– John, a friend from Trinity Church

“Though he lived for years with chronic pain and difficulty breathing, and fatigue, Ralph persevered, prayed, and pushed himself beyond the point that would have disheartened most others. He and Brenda really did their homework when it came time to select doctors, hospitals, and the care that would ultimately get Ralph to enjoy many more surprising and unexpected years of his life. Ralph didn’t just survive, he lived! He enjoyed his life with his incredible wife who was always by his side. He played golf, traveled, built beautiful things, kept up with and checked in on friends and acquaintances to make sure they were okay and to ask if there was anything he could do to help them. Ralph always put others first.”
– Pamela

“For me, my favorite thing was witnessing Ralph’s transformation after his diagnosis, embracing his faith. The diagnosis changed his heart, mind, and soul. Through his passion for finding a cure and surviving kidney cancer, he changed the landscape of the kidney cancer community. Once he found out about the lack of funding to find a cure, he was determined to make a difference.”
– Jolene

“My favorite memory of Ralph was him following Brenda in the club championship while also encouraging me as her opposition! Another favorite memory was of him dancing with Brenda as he came through the door for his 60th birthday celebration. Ralph was simply an amazing, positive force while under tremendous stress and adversity. He’ll always me my hero.”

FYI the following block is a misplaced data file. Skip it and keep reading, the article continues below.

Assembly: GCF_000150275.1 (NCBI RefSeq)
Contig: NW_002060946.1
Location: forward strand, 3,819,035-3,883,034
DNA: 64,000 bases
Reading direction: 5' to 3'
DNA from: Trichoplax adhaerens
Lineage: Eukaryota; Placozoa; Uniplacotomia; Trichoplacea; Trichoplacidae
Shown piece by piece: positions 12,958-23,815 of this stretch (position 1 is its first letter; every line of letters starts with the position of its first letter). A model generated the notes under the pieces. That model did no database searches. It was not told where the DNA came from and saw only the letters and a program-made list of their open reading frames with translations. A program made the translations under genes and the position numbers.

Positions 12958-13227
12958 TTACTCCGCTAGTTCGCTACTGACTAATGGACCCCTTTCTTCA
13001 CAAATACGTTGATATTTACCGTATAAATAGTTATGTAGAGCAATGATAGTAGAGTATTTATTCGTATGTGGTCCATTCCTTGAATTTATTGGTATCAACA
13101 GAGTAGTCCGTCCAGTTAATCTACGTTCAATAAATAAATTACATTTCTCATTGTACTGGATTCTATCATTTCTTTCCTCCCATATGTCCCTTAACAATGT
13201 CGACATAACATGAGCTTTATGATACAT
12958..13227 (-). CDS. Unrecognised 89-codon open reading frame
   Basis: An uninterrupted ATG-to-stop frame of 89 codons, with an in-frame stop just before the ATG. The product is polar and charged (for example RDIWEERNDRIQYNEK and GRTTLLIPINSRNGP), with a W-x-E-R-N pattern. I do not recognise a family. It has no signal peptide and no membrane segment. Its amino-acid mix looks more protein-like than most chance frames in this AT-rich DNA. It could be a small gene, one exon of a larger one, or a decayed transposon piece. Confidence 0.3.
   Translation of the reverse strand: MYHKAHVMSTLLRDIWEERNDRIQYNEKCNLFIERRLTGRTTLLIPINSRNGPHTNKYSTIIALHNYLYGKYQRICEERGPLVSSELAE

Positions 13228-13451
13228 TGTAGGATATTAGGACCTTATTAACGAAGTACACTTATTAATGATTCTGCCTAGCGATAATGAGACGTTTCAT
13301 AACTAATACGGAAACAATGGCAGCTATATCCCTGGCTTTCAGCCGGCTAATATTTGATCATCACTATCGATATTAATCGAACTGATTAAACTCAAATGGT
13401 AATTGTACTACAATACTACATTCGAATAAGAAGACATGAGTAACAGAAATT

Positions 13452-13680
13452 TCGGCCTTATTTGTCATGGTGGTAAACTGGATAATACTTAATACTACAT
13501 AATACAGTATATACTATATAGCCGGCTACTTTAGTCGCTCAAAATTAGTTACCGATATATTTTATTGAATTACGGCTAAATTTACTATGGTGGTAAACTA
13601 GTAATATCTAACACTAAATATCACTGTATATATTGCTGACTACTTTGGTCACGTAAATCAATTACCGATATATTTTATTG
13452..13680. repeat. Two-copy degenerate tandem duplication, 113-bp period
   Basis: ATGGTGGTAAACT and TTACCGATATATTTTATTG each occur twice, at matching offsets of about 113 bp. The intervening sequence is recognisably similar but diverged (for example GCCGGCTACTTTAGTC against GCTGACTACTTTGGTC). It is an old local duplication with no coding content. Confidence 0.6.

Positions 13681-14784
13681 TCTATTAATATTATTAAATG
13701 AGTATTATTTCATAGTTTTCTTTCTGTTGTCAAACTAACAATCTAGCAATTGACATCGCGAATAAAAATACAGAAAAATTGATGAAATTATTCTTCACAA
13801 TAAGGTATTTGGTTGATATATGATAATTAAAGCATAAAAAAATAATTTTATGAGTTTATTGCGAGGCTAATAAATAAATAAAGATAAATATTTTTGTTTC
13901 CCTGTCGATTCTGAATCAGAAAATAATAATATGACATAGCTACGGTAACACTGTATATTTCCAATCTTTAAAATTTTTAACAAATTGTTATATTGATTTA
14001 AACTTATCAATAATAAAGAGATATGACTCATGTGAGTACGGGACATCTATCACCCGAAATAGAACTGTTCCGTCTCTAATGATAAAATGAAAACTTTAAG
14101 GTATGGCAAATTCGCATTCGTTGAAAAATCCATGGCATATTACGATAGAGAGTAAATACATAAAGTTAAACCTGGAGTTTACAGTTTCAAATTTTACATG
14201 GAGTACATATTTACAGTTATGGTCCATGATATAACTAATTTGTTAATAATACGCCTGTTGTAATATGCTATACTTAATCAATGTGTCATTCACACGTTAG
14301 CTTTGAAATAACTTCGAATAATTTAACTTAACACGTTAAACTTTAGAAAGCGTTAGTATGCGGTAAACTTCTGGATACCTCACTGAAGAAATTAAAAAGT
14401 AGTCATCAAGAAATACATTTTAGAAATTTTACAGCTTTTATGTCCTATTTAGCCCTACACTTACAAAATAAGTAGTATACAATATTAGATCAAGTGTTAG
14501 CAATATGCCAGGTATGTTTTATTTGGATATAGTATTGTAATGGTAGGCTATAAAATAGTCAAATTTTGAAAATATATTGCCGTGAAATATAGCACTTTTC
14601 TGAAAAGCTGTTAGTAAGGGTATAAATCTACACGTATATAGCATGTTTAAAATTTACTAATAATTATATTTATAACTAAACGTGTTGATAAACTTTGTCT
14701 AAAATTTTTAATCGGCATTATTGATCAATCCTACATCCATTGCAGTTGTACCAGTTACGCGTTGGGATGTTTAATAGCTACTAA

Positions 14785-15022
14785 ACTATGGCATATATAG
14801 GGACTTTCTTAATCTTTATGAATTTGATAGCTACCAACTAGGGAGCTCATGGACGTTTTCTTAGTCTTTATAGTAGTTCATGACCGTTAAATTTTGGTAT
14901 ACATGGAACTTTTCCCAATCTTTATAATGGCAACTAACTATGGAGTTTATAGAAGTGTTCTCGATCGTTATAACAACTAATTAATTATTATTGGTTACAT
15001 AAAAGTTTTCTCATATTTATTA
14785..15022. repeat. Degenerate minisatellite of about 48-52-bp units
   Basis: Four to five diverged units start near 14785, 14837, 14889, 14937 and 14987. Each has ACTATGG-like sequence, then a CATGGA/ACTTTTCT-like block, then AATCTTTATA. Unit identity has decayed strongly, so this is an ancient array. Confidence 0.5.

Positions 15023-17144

– Meg

“Anita and I were playing a board game with Ralph and Brenda some years ago, and it was my wife’s turn. She was agonizing over her next move and time began to drag. Finally, in a game where fewer points is better, Ralph said “Anita, you’ve got 400 points and everyone else has 100. What difference does it make, just play!” Because of Ralph’s gift of being able be direct without being hurtful, all we could do was laugh. That was classic Ralph.”

– Ron

Lessons from Ralph’s Life

 What can the rest of us learn from Ralph – as a person, as a patient, as an advocate?

 

  • Ralph was a warrior for clinical trials, always encouraging people to participate — if not for themselves, then for others.
  • Be your own advocate! Ask providers the tough questions, get yourself to the best care possible. No one can fight the fight for you.
  • Advocate for others! Getting involved in research funding makes a difference. It saves lives. When Ralph set his mind to funding a trial, he raised $300,000 in ten days.
  • Everyone needs a “Brenda.” As his partner, her vibrant, organized, loving, strong, lighthearted, and peaceful support of Ralph surely brought courage and comfort beyond measure.
  • Keep living! Ralph traveled, golfed, shared precious times with his friends, and persevered in his faith to the end, bringing others along with him.
“I have fought the good fight, I have finished my course, I have kept the faith.”
2 Timothy 4:7

We at KidneyCAN sincerely thank Brenda and Ralph’s family and friends for sharing their memories and for telling his story.